Saturday, November 10, 2018

Surname Saturday ~ CHESLEY of Oyster River (Dover), New Hampshire



CHESLEY / CHESSLEY / CHESLIE

The first record I can find of my 9th great grandfather, Phillip Chesley, is when he witnessed a deed from Rev. Thomas Larkahm to William Waldron on 13 September 1642.  There are some online sources that say he arrived at the Oyster River Plantation at age 15 in 1633, but I have not found any source for that.  There are also some who say he was from the Isle of Jersey, son of Thomas Chesley and Margaret Rogers, but I have not seen any proof of his origins.

Phillip Chesley’s first wife was Elizabeth Leighton, with whom he had two sons.  Elizabeth and Phillip signed a deed for a house lot on Dover Neck.  Some time after this he remarried to a woman named Joan or Joanna.  On 12 August 1663 he and Joan deed his land and house to his sons, keeping only one room in the house for himself.  He had three daughters with his second wife.

Life was difficult on the New Hampshire seacoast. It was on the border of the frontier with French Canada.  Most of the settlers were involved with logging and lumber which was dangerous work.  In 1657 he was on the jury that investigated a drowning of a logger.   In 1660 he was the local constable when Thomas Canyda was killed by a falling tree.   He was present at the coroner’s inquest of an Alexander McDaniel who drowned in the Piscataqua River in 1663.  Chelsley was chosen to lay out the road from Oyster River to Cochecho with Patrick Jamison in 1664.

My ancestor appears to have been a drunk and a belligerent neighbor.  He was also the Oyster River constable for a time, which seems incongruous. Because of his behavior, the court records are full of mentions of Phillip Chesley.  Otherwise, I wouldn’t know much about his life in early New Hampshire. He appeared in court with Stephen Jones in 1668 “upon suspicion of having a hand in ye untimely death of Edmond Green blacksmith” [NH Provincial Deeds, 2: 150b, 151a].  In April 1661 there was a bond issued to Phillip Chesley to keep the peace, especially towards his wife, and to appear in court in Dover to answer the complaint of his wife, Joan. 

In June of the same year two witnesses claimed Chesley called Edward Colcord “Rogue & Rascall, & that he deserved to be sold to the Berbadoes or Virginia, & he would doe it if he Could.”   In another slander case Mr. Samuel Hall claimed that Chelsey was “Cozening and cheating saying yt he was a Knave & yt he had Cozened & cheated him the sd Chesley of 10 pounds or more wch was a Just debt whereby the sd Hall is damnified in his Credit 500 pounds.”  The jury found him guilty but only chared him 50 shillings in damages and 21 shillings court costs.  [New Hampshire Court Records 1640 – 1692, Court Papers 1652 – 1668, in the New Hampshire State Papers Series, 40 (State of New Hampshire, 1943), 172, 474 – 7, and Court Papers, 1: 69, 89, 93, 95, 115 – 123.]  This case is explained in great detail in Diane Rapapport’s 2007 book The Naked Quaker: True Crimes and Controversies from the Courts of Colonial New England, on pages 83 – 88 in a sketch she calls “Chesley and the Cheating Knave”.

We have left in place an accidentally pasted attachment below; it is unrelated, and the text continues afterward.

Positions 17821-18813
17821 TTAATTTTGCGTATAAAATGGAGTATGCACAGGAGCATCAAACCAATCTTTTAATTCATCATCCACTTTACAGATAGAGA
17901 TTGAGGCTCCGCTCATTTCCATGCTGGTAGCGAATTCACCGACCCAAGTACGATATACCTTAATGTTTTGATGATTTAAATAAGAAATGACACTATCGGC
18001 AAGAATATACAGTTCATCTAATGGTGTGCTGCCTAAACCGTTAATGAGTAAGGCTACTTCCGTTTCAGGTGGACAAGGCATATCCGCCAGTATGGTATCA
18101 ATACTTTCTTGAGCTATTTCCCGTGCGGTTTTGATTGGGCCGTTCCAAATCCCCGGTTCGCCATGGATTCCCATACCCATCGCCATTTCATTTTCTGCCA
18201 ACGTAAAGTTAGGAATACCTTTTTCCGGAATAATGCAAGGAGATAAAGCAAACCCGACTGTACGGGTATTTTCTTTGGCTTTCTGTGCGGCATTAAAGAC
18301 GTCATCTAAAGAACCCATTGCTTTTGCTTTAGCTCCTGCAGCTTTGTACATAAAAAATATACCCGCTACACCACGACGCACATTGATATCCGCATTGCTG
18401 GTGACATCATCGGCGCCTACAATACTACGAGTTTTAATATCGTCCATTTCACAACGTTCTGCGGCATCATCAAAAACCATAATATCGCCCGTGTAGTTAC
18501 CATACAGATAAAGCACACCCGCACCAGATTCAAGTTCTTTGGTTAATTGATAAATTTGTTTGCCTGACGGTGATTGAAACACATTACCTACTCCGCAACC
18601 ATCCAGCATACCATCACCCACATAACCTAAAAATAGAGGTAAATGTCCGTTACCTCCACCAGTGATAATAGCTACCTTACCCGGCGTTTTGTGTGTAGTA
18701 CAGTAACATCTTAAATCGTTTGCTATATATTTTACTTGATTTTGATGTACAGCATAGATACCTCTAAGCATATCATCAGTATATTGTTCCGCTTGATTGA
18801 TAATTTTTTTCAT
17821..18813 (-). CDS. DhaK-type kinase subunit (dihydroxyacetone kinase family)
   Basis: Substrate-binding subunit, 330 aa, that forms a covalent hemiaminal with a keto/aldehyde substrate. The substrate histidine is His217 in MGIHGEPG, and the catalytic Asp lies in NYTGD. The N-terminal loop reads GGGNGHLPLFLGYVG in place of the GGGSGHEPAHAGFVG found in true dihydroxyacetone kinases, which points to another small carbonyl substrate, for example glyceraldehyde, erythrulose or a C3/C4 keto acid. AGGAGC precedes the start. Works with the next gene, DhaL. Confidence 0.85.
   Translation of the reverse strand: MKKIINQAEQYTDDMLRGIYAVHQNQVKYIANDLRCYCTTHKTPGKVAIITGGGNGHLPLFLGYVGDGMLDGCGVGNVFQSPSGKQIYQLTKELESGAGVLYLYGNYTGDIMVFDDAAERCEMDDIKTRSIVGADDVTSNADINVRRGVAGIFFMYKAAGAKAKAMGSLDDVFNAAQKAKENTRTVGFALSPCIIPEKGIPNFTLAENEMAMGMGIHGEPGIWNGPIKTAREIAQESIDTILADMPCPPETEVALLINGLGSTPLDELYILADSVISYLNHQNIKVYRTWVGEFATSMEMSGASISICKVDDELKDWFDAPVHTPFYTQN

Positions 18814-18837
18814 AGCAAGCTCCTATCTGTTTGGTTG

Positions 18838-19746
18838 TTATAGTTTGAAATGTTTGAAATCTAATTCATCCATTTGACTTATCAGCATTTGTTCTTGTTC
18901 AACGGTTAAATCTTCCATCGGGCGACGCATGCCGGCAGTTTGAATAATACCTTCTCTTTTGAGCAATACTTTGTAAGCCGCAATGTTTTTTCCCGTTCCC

In the second generation I descend from his son, Phillip Chesley, Jr.  His older brother, Thomas Chesley, was killed in an Indian massacre near Johnson’s Creek on 15 November 1697, leaving seven children and a widow.  Phillip, Jr. married Sarah Rollins and had six children.

In the third generation I descend from Philip’s youngest son, Jonathan.  He lived in Greenland, and was a representative to the General Court in 1745.  He married Mary Weeks and had three children.  I descend from their daughter Comfort Chesley, my 7th great grandfather, who married Stephen Perkins of Wells, Maine, and they had twelve children born in Wells and in the part of Canterbury, New Hampshire that became the town of Loudon.  

Some other Chesley resources:
History of Durham, New Hampshire, Volume 1, by Everett Schermerhorn Stackpole, 1913.
Genealogical Dictionary of Maine and New Hampshire, by Charles Thornton Libby, Walter Goodwin Davis and Sybil Noyes, 1928.
Batchelder Genealogy, by Frederick Clifton Pierce, 1898

My CHESLEY genealogy:
Generation 1:  Phillip Chesley, born about 1606 and died after 30 April 1685 at Oyster River, New Hampshire; married first to Elizabeth Leighton, daughter of Thomas Leighton and Joanna Sisbee.  She was born about 1625 in Dover, New Hampshire; married second to Joan Unknown.  Two sons with the first wife, three daughters with the second wife.

Generation 2:  Phillip Chesley, born about 1646 in Oyster River, and died 18 December 1695 at Oyster River; married about 1675 to Sarah Rollins, daughter of James Rollins and Hannah Fry.  Six children.

Generation 3:  Jonathan Chesley, died about 1785; married on 17 November 1720 in Greenland to Mary Weeks, daughter of Joshua Weeks and Comfort Hubbard.  She was born about 1700 in Greenland and died about 1755. Three children.

Generation 4:  Comfort Chesley, born about 1735 and died 12 February 1818; married to Stephen Perkins, son of Jacob Perkins and Anna Littlefield.  He was born about 1736 in Wells, Maine and died 13 May 1818 in Loudon, New Hampshire.  Twelve children.
Generation 5:  Mary Perkins m. Nathaniel Batchelder
Generation 6:  Jonathan Batchelder m. Nancy Thompson
Generation 7:  George E. Batchelder m. Abigail M. Locke
Generation 8: George E. Batchelder m. Mary Katharine Emerson
Generation 9: Carrie Maude Batchelder m. Joseph Elmer Allen
Generation 10:  Stanley Elmer Allen m. Gertrude Matilda Hitchings

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Heather Wilkinson Rojo, “CHESLEY of Oyster River (Dover), New Hampshire”, Nutfield Genealogy, posted November 10, 2018, ( https://nutfieldgenealogy.blogspot.com/2018/11/surname-saturday-chesley-of-oyster.html: accessed [access date]). 

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